Last week I thought I’d found the job I’d hate most of all (warning: it involves sewers, a shovel, and “fat mounds”), but then I read this New York Times profile of people who are employed as Internet content screeners, which appears to be the real world equivalent of web surfing in hell.
For most online companies that allow user-uploaded content, keeping offensive stuff away from customers’ eyeballs is a full time job. Content algorithms and user flagging only go so far, after which the websites either turn to internal departments or to outsourced companies.
The job description for these human-powered filtering services–review offensive imagery and get paid!–can almost sound like fun, if you assume that “offensive” just means pornographic. In reality, the content under review spans everything from animal abuse, to sexual violence, to murder.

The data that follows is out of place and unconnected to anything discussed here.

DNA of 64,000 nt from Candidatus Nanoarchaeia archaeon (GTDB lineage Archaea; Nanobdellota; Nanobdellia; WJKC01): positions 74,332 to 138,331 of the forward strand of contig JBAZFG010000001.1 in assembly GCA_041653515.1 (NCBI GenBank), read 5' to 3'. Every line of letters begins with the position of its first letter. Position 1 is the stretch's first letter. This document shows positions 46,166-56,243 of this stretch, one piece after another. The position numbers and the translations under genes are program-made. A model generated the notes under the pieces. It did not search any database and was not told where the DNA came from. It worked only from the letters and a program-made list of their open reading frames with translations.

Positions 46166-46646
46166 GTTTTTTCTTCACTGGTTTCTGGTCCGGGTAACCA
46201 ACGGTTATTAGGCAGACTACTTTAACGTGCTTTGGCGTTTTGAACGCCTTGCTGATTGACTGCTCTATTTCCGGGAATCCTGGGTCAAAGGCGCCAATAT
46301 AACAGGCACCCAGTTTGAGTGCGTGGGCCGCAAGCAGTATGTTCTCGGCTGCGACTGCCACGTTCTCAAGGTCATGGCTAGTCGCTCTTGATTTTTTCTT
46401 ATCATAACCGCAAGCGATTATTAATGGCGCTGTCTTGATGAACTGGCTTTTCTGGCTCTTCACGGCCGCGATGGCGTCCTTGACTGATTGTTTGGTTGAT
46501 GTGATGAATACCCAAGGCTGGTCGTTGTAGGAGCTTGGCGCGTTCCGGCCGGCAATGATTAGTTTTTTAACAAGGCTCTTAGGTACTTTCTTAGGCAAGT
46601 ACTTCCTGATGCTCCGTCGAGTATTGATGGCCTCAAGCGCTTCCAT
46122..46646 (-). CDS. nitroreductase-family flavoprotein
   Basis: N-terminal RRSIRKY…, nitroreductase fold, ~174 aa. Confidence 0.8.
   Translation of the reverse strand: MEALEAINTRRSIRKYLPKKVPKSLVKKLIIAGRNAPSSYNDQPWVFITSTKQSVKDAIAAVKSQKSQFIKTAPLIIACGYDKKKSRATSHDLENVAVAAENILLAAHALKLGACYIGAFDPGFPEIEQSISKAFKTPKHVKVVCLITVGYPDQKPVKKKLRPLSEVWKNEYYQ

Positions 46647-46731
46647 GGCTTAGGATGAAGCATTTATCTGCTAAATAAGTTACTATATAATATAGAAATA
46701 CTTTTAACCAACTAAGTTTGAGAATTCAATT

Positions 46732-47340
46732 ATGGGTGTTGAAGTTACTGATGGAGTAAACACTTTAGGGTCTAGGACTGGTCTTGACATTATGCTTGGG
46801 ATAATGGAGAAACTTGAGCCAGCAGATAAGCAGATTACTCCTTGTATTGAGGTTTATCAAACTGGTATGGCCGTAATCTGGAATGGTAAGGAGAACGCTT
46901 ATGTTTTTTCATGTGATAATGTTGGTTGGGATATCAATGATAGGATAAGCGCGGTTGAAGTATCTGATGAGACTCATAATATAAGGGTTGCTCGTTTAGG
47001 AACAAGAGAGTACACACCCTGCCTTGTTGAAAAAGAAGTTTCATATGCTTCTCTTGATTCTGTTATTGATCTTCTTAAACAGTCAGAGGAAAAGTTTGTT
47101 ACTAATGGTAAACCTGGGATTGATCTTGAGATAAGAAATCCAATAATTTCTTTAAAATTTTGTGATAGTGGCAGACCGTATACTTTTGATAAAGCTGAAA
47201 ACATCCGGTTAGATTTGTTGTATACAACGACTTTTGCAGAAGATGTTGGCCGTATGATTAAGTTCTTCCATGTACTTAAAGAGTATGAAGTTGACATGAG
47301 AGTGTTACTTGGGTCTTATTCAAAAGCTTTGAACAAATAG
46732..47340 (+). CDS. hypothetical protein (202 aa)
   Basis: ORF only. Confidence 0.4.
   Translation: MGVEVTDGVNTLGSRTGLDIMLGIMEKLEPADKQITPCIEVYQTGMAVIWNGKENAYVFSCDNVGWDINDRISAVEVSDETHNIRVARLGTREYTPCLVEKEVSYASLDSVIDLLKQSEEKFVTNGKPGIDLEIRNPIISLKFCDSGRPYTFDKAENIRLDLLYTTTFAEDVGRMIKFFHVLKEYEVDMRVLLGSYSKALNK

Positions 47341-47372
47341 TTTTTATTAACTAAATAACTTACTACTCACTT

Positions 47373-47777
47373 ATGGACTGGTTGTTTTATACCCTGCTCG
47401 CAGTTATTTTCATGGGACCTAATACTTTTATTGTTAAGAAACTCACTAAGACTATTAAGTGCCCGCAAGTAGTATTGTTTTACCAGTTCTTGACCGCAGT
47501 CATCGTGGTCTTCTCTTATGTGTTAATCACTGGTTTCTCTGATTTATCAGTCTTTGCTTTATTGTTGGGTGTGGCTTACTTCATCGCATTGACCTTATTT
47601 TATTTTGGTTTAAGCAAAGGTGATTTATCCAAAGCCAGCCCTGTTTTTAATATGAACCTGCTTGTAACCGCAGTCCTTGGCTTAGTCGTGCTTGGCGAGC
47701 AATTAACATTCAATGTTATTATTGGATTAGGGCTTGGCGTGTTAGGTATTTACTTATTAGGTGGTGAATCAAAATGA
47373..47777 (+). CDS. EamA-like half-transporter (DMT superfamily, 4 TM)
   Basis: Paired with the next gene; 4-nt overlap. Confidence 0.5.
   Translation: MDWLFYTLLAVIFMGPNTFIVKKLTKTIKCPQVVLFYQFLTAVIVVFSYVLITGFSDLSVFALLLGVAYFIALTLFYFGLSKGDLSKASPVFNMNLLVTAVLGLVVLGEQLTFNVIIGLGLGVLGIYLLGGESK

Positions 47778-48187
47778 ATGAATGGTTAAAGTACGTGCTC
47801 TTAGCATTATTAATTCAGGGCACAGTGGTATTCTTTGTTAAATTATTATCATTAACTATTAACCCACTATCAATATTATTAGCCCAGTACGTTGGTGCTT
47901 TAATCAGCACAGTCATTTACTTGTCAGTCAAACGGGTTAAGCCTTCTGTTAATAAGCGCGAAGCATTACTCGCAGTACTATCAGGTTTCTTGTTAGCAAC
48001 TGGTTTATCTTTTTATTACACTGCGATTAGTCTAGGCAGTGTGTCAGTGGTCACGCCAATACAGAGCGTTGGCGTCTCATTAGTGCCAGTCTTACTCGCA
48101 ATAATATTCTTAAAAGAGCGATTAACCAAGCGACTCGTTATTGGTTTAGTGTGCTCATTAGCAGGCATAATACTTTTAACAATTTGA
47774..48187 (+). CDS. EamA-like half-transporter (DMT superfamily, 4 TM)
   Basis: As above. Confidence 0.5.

The president of one of those outsourced companies told the New York Times that his employees are like “combat veterans [who are] completely desensitized to all kinds of imagery,” but he might be spinning the business a bit for the press. For contrast, here’s what one of his employees told the Times:
Mr. Bess insists he is still bothered by the offensive material, and acknowledges the need to turn to the cubicle workers around him for support.
“We help each other through any rough spots we have,” said Mr. Bess, 52, who previously worked in the stockrooms at Wal-Mart and Target.
The VP at a competitor says she’s the one called in to have to deal with really disturbing stuff like child pornography, and that she takes it “really personally” sometimes, but she also says you eventually get desensitized.
At least some of the companies say they offer counseling services to help when an employee is traumatized. An industry group created by Congress this summer says such services aren’t widespread enough, and it’s pushing for therapeutic care throughout the industry.
“Policing the Web’s Lurid Precincts” [New York Times]